The phenomenon of muscle knots is not uncommon. Essentially, muscle knots are sections within the various muscles of the body that have constricted and create consistent pain with each individual. They are commonly termed “Myofascial Trigger Points“. While there is not currently a definitive medical explanation as to why muscle knots form, several theories are undergoing testing.
The generally accepted answer to why muscle knots form is that something triggers a reaction where the muscle never relaxes. In effect, the muscle is always in a state where it appears to be actively rather than passively in use. This is unusual, since even with such activities as weight lifting, running, or any type of heavy lifting the muscle goes through a series of off and on cycles. The constant active condition of the muscle leads to muscle spasm, which it turns acts as the root cause the muscle knot.
Surgically removing a portion of muscle know has led to the discovery of the presence of unusual deposit of protein within the tissue. There is also a theory that excessive amount of connective tissue surrounding the muscle may also contribute to the development of muscle knots. However, very little research has been done on the matter of connective tissue, so most doctors do not recognize that as a contributing factor in the development of a myofascial trigger point.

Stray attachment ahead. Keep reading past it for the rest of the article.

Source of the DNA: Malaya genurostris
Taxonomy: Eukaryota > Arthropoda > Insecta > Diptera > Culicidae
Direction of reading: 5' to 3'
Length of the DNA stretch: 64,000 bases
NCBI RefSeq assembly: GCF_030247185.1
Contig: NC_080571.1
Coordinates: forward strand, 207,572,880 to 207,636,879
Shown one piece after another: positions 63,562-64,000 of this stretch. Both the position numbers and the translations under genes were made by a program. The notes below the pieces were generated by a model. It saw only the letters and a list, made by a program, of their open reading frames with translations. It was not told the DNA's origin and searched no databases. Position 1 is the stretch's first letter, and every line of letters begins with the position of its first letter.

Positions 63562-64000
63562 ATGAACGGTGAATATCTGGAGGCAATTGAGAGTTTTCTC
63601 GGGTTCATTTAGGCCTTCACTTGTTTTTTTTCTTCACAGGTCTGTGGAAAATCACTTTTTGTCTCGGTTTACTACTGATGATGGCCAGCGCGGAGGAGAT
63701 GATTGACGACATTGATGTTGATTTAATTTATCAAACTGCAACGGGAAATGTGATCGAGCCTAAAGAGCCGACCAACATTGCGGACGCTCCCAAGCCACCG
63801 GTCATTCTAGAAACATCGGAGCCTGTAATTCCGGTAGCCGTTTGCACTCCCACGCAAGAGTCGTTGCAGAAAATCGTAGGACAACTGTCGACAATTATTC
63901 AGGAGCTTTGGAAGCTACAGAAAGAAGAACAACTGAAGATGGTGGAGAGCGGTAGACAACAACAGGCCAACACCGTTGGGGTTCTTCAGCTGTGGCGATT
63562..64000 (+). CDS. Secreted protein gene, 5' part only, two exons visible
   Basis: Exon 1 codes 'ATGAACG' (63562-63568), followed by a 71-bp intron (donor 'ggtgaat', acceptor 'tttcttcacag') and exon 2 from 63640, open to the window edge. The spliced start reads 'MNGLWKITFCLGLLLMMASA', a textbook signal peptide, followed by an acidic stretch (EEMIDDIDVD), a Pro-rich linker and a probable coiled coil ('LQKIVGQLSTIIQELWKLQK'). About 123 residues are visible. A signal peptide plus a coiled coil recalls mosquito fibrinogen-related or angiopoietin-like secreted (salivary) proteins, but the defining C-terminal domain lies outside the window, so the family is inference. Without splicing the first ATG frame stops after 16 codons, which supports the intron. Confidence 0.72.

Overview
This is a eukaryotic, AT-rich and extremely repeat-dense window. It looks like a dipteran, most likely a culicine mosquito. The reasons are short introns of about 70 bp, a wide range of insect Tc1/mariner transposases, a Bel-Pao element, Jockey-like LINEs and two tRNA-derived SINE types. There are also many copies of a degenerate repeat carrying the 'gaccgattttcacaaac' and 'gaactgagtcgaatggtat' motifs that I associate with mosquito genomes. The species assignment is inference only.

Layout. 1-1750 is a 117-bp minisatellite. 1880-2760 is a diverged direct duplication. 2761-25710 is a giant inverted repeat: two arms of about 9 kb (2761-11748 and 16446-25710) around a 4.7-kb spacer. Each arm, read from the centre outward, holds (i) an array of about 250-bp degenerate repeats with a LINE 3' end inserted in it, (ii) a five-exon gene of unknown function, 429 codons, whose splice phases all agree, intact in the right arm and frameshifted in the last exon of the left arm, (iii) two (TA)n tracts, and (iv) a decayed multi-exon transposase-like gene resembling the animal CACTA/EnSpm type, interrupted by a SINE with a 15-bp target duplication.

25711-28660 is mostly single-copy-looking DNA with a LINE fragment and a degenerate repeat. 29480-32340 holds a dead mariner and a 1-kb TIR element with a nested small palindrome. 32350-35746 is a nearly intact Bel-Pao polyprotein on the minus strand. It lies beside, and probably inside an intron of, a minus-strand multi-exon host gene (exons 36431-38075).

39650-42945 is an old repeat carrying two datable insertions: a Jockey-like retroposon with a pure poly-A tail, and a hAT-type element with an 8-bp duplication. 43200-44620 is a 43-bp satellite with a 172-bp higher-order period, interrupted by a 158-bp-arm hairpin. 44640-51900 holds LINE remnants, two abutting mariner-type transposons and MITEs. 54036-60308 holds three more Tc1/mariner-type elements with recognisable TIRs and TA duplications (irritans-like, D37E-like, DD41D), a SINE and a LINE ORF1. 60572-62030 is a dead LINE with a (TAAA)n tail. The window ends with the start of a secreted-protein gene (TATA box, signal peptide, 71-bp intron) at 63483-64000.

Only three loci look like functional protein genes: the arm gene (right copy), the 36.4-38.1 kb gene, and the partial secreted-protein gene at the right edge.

The physiology of a trigger point
The part of a muscle fibre that actually does the contracting is a microscopic unit called a sarcomere. Contractions occurs in a sarcomere when its two parts come together and interlock like fingers. Millions of sarcomeres have to contract in your muscles to make even the smallest movement. A trigger point exists when over stimulated sarcomeres are chemically prevented from their interlocked state.
NORMAL FIBRE: is a muscle fibre in a normal resting state, neither stretched nor contracted. The distance between the short crossways (Z bands) within the fibre defines the length of the individual sarcomeres. The sarcomeres run lengthwise in the fibre, perpendicular to the Z bands.
CONTRACTION KNOT: is a knot in a muscle fibre consisting of a mass of sarcomeres in the state of maximum continuous contraction that characterises a trigger point. The bulbous appearance of the contraction knot indicated how that segment of the muscle fibre has drown up and become shorter and wider
→ Note the greater distance between the Z bands of muscle fibres that extends from the contraction knot to the muscle’s attachment: the muscle fibre is being stretched by tension within the contraction knot. These overstretched segments of muscle fibre are what cause shortness and tightness in a muscle.
Normally, when a muscle is working, its sarcomeres act like tiny pumps, contracting and relaxing to circulate blood through the capillaries that supply their metabolic needs. When sarcomeres in a trigger point hold their contraction, blood flow essentially stops in the immediate area.
The resulting oxygen starvation and accumulation of the waste products of metabolism irritates the trigger point. The trigger point responds to this emergency by sending out pain signals.